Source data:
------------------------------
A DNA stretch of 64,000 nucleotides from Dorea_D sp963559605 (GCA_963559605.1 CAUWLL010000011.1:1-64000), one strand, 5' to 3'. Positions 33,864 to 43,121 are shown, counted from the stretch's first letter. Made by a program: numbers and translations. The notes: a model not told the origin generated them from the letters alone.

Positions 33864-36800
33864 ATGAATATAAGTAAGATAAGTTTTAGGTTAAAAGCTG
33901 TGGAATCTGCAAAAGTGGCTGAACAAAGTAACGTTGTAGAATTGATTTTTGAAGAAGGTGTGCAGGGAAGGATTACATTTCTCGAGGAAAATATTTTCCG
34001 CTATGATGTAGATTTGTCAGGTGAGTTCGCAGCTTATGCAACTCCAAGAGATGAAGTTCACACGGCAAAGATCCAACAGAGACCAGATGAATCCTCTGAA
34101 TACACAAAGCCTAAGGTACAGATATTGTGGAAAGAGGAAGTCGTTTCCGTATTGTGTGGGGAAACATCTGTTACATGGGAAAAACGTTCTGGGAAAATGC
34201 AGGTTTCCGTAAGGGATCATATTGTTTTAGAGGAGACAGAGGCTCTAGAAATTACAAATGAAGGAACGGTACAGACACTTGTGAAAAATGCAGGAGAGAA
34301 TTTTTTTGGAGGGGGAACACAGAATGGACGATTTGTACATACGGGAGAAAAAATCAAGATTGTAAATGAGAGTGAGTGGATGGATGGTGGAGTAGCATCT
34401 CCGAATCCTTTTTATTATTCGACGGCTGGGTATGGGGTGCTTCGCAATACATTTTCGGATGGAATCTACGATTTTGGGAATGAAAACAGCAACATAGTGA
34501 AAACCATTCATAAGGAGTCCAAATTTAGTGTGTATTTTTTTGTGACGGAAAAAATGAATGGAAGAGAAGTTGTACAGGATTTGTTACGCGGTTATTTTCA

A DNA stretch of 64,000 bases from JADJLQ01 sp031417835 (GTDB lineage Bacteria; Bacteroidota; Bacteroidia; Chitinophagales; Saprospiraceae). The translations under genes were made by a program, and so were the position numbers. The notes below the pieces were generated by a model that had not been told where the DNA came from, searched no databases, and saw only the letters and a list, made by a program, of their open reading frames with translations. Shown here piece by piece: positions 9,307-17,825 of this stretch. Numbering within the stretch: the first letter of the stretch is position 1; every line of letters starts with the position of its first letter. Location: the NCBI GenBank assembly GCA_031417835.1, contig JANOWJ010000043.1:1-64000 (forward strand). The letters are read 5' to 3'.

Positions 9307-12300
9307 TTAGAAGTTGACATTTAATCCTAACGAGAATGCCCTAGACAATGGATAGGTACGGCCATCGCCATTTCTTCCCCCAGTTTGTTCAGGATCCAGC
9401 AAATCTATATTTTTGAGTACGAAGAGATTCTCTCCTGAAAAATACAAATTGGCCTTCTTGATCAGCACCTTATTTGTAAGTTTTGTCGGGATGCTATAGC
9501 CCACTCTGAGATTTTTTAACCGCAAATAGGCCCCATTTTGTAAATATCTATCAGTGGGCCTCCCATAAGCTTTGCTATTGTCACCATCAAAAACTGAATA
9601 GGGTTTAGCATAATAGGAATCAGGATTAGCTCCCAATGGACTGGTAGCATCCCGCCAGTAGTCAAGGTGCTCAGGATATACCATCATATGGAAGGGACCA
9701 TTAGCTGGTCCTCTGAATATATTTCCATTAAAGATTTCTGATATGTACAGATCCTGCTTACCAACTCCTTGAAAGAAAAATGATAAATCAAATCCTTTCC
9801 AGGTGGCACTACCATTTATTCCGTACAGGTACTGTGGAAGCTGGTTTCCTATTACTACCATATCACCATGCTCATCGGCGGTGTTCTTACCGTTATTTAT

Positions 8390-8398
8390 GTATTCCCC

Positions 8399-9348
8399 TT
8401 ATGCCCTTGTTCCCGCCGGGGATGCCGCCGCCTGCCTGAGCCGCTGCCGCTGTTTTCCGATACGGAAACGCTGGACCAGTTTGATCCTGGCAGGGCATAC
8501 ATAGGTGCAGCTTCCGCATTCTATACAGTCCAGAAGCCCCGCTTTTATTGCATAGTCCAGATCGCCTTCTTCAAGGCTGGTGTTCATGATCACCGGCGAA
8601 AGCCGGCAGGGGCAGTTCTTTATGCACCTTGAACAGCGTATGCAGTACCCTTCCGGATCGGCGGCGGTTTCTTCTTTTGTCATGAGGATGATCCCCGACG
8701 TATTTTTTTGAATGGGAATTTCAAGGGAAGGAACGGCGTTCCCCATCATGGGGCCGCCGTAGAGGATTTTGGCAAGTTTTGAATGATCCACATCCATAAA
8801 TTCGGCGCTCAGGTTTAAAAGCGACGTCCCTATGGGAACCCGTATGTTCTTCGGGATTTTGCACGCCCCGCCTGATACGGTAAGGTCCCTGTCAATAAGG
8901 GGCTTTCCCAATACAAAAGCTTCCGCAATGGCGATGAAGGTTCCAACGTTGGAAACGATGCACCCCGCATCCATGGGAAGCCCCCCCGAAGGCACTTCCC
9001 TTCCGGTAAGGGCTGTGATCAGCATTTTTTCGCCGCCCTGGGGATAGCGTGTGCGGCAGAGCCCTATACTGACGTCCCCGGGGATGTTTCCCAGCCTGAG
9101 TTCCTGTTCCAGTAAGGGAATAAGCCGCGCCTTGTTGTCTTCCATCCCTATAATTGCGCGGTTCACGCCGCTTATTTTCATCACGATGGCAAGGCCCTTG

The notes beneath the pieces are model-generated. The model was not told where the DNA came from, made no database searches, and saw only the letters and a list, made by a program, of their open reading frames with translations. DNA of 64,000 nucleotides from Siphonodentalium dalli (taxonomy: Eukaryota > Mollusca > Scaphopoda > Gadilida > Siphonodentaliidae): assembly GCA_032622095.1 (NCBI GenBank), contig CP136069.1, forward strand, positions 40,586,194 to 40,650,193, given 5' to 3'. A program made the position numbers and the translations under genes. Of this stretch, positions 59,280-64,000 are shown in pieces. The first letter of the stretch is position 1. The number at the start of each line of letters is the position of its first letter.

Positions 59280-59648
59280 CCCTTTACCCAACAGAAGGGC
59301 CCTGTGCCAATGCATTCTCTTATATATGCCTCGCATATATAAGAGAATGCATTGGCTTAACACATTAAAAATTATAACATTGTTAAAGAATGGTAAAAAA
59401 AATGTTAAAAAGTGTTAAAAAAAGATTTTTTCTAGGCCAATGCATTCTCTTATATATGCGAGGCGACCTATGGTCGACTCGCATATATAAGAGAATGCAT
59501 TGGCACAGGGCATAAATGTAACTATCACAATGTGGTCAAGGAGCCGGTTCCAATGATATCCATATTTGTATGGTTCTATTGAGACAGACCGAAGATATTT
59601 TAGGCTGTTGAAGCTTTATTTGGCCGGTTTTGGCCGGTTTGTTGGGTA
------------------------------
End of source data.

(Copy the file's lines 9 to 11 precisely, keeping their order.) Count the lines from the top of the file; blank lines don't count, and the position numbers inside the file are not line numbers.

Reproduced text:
34401 CCGAATCCTTTTTATTATTCGACGGCTGGGTATGGGGTGCTTCGCAATACATTTTCGGATGGAATCTACGATTTTGGGAATGAAAACAGCAACATAGTGA
34501 AAACCATTCATAAGGAGTCCAAATTTAGTGTGTATTTTTTTGTGACGGAAAAAATGAATGGAAGAGAAGTTGTACAGGATTTGTTACGCGGTTATTTTCA

A DNA stretch of 64,000 bases from JADJLQ01 sp031417835 (GTDB lineage Bacteria; Bacteroidota; Bacteroidia; Chitinophagales; Saprospiraceae). The translations under genes were made by a program, and so were the position numbers. The notes below the pieces were generated by a model that had not been told where the DNA came from, searched no databases, and saw only the letters and a list, made by a program, of their open reading frames with translations. Shown here piece by piece: positions 9,307-17,825 of this stretch. Numbering within the stretch: the first letter of the stretch is position 1; every line of letters starts with the position of its first letter. Location: the NCBI GenBank assembly GCA_031417835.1, contig JANOWJ010000043.1:1-64000 (forward strand). The letters are read 5' to 3'.